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Rebecca Katz
Rebecca Katz

Rebecca Katz: Well, good evening and welcome to this live Vanguard webcast. I’m Rebecca Katz, and oh, my goodness, where did the year go? We are here tonight to talk about 2017, and 2016 just went by in a blink of an eye. Well, with continuing uncertainty and transition here in the U.S. and abroad, we thought that now might be a good time to take a pulse check on the global economy.

So, over the next hour we will discuss the prospects for growth, where the Fed may head, and how the financial markets may react. Now, I will say, we asked you for your questions upfront and the majority of them were about President-elect Trump and his possible policy changes in his administration, and while we don’t want to speculate, we will try to answer some of that using some good historical context.

So, luckily, joining me, here in studio, is Vanguard’s very own Global Chief Economist, Joe Davis, who is going to ground us in facts and figures tonight, right?

Joe Davis: Yes, that is the goal. That is the goal. Great to be here Rebecca. 

Rebecca Katz: Thank you for being here. So, as you know, with all of these webcasts it’s really about answering your questions, which you can send on through to us while we’re talking. Many of you sent questions in advance as I mentioned; we’ll take many of those as well. Two quick housekeeping items: On your screen you should see a couple little icons, little widgets, and on the left-hand side there is a yellow one. If you have any technical problems, click on that and someone will be there, standing by, ready to help you. And, if you’d like to read up on any of Vanguard’s thought leadership including the brand-new, hot-off-the-presses, Vanguard Market and Economic Outlook, which Joe’s group produces, you can click on the little resource widget, which is green, and that is on the right side of the player. We hope you’ll check that out and download those resources.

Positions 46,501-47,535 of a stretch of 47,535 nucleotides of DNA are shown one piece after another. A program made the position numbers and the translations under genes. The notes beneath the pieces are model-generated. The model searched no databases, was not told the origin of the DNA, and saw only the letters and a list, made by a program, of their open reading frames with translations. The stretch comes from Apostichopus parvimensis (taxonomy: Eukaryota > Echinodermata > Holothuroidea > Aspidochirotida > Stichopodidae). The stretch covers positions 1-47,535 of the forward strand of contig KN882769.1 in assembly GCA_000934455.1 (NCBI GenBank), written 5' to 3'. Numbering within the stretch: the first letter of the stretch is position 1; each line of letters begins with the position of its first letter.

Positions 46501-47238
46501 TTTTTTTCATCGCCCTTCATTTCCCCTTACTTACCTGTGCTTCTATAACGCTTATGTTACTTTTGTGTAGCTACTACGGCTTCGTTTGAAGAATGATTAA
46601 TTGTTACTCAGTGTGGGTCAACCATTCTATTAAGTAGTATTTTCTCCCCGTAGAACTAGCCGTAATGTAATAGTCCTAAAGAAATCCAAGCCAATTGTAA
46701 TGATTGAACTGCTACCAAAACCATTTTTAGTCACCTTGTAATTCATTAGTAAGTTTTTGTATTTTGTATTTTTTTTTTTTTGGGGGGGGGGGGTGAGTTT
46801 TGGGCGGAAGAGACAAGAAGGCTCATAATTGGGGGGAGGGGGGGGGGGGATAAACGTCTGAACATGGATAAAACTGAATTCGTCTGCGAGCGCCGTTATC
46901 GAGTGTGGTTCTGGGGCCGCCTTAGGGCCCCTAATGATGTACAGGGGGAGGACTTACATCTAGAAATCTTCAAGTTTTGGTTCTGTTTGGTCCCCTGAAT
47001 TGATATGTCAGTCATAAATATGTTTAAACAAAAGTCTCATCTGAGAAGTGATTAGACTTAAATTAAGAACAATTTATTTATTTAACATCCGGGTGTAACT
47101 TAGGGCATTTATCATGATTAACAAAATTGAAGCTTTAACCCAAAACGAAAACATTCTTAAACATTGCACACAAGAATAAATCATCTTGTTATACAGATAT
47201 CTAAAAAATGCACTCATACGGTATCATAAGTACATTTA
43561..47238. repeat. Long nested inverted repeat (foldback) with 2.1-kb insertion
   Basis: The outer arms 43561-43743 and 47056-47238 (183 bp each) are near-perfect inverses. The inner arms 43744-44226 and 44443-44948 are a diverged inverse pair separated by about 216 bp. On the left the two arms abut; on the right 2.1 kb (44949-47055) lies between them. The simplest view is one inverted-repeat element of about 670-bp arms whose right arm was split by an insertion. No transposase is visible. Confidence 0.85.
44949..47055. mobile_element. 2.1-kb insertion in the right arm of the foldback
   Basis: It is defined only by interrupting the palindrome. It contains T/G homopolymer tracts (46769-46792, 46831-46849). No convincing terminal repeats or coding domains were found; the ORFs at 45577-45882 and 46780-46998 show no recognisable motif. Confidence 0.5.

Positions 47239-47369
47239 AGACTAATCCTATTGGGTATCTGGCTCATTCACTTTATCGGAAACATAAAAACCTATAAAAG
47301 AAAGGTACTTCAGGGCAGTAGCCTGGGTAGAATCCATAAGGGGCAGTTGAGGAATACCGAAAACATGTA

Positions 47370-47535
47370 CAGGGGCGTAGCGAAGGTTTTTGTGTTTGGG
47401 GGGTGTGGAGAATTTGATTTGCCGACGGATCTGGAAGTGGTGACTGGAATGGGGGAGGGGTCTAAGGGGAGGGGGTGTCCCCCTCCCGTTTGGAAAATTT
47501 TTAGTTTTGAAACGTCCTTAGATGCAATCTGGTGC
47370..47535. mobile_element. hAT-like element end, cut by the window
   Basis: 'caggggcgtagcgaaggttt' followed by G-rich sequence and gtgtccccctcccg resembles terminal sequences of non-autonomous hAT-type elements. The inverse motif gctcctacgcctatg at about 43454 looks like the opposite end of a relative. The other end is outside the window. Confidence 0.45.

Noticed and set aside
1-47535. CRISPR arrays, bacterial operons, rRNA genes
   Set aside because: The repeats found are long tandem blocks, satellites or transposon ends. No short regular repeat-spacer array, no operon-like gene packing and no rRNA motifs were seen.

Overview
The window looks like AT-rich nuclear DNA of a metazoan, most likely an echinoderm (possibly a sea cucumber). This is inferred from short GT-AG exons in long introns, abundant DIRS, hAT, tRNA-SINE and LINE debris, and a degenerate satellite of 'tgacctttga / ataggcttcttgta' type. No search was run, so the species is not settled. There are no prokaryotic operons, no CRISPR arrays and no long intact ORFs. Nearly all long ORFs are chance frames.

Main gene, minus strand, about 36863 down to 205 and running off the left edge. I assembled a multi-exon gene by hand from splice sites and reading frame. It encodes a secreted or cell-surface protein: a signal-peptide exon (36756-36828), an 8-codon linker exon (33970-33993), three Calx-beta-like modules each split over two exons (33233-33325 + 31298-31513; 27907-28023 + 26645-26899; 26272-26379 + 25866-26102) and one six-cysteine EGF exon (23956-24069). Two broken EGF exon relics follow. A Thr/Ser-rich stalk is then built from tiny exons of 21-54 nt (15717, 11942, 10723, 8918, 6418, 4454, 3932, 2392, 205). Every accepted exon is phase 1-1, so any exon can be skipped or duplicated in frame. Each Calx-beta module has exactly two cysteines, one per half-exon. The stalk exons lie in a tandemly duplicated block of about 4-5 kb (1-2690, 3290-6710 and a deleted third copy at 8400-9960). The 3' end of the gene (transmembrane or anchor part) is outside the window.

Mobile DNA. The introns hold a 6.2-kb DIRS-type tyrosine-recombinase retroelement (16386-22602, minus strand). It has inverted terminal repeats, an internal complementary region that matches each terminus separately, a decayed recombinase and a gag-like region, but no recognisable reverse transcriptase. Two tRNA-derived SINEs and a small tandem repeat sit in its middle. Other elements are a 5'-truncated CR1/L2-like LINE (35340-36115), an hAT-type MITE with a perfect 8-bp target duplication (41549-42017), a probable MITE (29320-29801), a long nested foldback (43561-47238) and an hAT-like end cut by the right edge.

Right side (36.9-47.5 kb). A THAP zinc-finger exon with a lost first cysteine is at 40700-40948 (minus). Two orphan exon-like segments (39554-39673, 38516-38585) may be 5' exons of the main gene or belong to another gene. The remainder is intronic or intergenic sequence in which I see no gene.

Now, Joe, before we take a pulse check on the global economy, why don’t we take a pulse check of our viewers with a quick poll?

Joe Davis: Sounds fantastic.

Rebecca Katz: So, on your screen you should see our first polling question, and what we’d like to know, and we asked you this last year if you were tuning in, so we’re going to compare notes, is which of the following best describes your outlook for the U.S. economy? Are you optimistic, are you pessimistic, or are you uncertain? So, vote now. We’ll have all those responses in just a second, and we’ll do a little comparison to a year ago today.

So Joe, why don’t we jump right in. We’ve got a list of great questions here sent in by our viewers and why don’t we just tackle the elephant in the room?

Joe Davis: Okay, sure.

Rebecca Katz: So, our first question is from James in California, who says, “What effect will Donald Trump’s presidency have on the equity and the bond markets?”

Joe Davis
Joe Davis

Joe Davis: Well, you know, we clearly have already seen a very strong reaction by the financial markets globally, Rebecca. Just for context, you know the past— The past two weeks we’ve seen stock markets, at least in the U.S., rise very strongly. Interest rates have risen as well and commodity prices globally have rebounded from the recent lows. So, I think the one thing that it is important to note is, interest rates in our mind, long-term interest rates, say a Treasury yield, which is the underlying force for, say, mortgage rates. They were, if anything, somewhat below where we thought they should be given the economic fundamentals globally, and that’s with some headwinds we can talk about tonight.